But you can’t have all that good, and not even it out with something bad. Just my travel karma talking. On our way back to join our new friends for a cold draft beer, we popped a tire. But within minutes of stopping along the road, 6 people on bikes had stopped and a small truck. Two groups were basically fighting over who would help us. Two students won and one took the bike with Riki on it down the road a minute to a small hut, while I rode with the other one. The hut was closed but student #1 managed to find the owner and get him to fix our tire. This involved taking the whole thing off as it was beyond patching, with a three inch tear straight across. Too hot, he said. Or two big Americans it couldn’t handle the weight. Student #2 (I feel bad, but I don’t think we got their names) spoke some English and was interested to know if we were Christians (I let Riki answer that one) as he was and his friend was Buddhist. It would have been great to hear more about that, but the language barrier was too big. Student #1 took Riki next door to the shop that conveniently had spare inner tubes for $2.10. He even paid 10 cents for the tube when Riki was too slow with his money and refused to be paid back. The guy fixing the tire requested 70 cents for the 30 minutes of work he put in, but I gave his wife the change after he refused the 30 cents extra I didn’t want back. The students didn’t leave us until we were back on our bike and headed in the right direction.
It was dark by the time we left and we missed the draft beer, but had an amazing display of generosity to replace it.
The next day we once again rented a motorbike and set off on another ambitious journey, to reach a beach further down the peninsula. We got about 45 kilometers down, right around where we were supposed to be and decided to head west toward the beach. An hour through some rather treacherous terrain, with me getting off the bike occasionally so Riki could get up or down a steep hill, we ditched the bikes when we ran into some locals who told us we could go no further with them. We headed up a trail, closely followed by some men and women carrying enormous loads on their heads. We were a bit worried about getting back as the other couples’ bike had overheated just as we had stopped, and ours seemed to guzzle fuel, so when we got a good viewpoint and realized how far the beach still was, we returned to our bikes, chalking it up to just a hike in the woods, without the rewarding swim at the end.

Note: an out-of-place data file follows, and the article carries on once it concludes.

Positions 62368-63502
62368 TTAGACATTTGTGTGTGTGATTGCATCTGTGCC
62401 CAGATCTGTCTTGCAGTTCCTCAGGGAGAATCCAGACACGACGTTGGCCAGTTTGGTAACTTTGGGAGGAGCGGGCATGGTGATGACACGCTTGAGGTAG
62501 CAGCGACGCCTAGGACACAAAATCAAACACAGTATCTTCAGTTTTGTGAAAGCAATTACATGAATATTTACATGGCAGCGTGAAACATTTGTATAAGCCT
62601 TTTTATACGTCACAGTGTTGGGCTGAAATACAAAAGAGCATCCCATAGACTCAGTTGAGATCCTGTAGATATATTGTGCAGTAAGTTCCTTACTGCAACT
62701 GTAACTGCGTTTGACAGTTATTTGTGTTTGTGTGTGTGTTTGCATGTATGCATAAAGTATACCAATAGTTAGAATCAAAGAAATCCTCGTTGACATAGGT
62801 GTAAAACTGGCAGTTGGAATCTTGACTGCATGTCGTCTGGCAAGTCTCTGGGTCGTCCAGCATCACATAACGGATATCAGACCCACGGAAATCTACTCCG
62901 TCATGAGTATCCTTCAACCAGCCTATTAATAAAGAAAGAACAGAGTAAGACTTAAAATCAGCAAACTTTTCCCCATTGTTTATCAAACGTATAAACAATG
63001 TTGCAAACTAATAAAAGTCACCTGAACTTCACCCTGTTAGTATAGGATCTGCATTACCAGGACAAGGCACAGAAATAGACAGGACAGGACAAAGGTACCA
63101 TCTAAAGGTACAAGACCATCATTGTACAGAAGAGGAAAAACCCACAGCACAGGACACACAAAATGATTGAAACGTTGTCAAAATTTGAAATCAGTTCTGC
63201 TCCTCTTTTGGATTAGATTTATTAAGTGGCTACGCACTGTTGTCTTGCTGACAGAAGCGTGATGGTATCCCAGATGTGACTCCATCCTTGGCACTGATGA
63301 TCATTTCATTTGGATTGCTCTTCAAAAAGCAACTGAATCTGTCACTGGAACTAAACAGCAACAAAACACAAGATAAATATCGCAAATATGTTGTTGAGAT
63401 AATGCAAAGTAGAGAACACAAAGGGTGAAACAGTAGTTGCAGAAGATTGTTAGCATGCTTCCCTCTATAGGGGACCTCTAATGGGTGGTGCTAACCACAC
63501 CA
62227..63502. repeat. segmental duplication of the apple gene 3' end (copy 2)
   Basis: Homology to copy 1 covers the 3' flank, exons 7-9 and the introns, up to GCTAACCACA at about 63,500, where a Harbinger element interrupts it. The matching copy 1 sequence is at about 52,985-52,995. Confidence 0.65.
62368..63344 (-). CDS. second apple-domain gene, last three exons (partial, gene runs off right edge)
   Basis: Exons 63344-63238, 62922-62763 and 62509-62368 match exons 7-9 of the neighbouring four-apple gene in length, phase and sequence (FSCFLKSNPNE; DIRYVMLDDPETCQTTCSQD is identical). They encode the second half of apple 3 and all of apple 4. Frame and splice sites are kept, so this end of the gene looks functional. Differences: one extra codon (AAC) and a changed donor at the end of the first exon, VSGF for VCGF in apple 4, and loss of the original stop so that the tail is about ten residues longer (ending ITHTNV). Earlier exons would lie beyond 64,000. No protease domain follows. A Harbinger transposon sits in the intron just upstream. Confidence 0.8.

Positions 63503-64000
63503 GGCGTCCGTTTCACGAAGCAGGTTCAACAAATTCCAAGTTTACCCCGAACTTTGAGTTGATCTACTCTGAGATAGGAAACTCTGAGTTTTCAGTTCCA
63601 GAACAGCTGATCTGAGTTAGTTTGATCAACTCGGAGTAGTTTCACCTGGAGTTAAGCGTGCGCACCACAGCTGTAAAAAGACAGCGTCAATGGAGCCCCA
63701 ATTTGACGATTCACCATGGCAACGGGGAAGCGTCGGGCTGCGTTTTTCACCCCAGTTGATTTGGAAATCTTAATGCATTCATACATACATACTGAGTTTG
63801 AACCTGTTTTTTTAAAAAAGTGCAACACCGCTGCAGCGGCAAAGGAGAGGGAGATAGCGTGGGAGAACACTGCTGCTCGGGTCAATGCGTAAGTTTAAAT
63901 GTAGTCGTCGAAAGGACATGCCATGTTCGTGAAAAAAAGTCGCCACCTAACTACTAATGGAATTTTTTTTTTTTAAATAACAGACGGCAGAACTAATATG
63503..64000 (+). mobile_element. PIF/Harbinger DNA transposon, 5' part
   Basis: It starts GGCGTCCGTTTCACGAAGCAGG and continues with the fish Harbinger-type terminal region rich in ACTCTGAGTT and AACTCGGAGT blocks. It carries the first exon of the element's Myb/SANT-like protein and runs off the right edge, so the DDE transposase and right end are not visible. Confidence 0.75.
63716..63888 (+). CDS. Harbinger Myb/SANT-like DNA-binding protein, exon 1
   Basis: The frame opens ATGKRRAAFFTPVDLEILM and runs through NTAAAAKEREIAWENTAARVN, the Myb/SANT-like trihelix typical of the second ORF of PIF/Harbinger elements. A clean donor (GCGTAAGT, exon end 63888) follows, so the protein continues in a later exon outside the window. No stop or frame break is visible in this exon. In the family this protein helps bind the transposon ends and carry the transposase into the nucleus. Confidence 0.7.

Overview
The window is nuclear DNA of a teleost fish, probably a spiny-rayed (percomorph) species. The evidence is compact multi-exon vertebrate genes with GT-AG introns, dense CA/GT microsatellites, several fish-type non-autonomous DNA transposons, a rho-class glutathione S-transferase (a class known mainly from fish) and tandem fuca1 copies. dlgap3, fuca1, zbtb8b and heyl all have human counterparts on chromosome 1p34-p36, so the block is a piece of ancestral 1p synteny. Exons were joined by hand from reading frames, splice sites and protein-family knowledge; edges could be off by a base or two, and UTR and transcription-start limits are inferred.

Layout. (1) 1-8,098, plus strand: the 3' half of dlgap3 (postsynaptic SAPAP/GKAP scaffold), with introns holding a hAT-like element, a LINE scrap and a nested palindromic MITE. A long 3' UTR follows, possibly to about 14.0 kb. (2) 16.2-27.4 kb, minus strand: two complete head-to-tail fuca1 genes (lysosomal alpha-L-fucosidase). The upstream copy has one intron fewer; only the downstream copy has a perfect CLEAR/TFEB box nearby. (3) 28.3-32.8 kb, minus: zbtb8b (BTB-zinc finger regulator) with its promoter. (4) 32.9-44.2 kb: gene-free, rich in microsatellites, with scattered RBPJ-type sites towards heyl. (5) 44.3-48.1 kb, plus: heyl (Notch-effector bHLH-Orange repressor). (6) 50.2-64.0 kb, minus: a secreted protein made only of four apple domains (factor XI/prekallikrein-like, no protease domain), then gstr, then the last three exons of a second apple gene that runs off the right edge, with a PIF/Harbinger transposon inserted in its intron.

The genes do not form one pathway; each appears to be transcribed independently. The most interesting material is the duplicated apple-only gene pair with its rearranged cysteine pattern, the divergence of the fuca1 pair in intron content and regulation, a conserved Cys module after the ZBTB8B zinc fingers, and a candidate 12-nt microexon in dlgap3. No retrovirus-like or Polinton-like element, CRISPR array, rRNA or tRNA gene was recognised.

A bit exhausted, we finally got our cold draft Myanmar beers.
On our last day, we walked around town. Dawei is a port city, which is conveniently located near an old British beach spot. It has only recently been opened up to tourists, hence its appeal to us. There are not a lot of attractions, its just a town, a real town. Not destroyed by tourists yet. I really enjoyed just being there, not trampling through any pagodas or being harassed by touts. It was calm and we could meander through the streets without being bothered (and hopefully not bothering anyone else).
We met up with the Americans that evening and hunted down more draft beer, as our previous joint was closed for some reason. It took awhile but we found what appeared to be a Dawei beer garden, named “Seven Zero.” A good sign when the name is in English, but that didn’t translate into the menu, and while the hand gesture for draft beer is universal, the hand gesture for chicken fried rice is not. Luckily, they actually had wifi and our new friend was able to show a picture of a chicken and some rice and gestured to mix it together. Good enough.
I probably would have tried to stay longer in Dawei if our visas weren’t running out and we weren’t sure if we could cross after they expired, Kawthong being a relatively newly opened border-crossing. It was sad to leave, but we had booked the flight and we were ready for some beach time just over the border in Thailand.
Next stop: Ranong and Koh Chang, Thailand after a luxurious premier class flight and a pain in the ass border crossing.
Our night bus, which by no means was a “sleeper” bus, arrived around 7 am to the town along Inle Lake, Nyuangshwe. We shared a taxi with a British journalist living in Yangon. He initially came over for a short period of time and decided to stay. It’s been three years. Having slept very little on the very windy road, we decided to nap for a few hours before renting bikes with another girl from our bus.
Refreshed, we hopped on decent looking bikes ($1.00) and rode to the west side of the lake. The town has obviously been gearing up for more and more tourists. There is lots of construction and lots of foreigners, bus loads. On our way south, we ran into an American who has been travelling around the world for the last 8 months. She tagged along as we continued down around the lake. It is a pretty flat ride and the roads are decent. But my bike was not cooperating. I stopped along the road to put air in the tires twice on our way down. Lots of bike pumps readily available. Must be a common occurrence. Little villages and a hot springs line the lake on this side. The road is mostly shaded with a particularly scenic tree-lined section.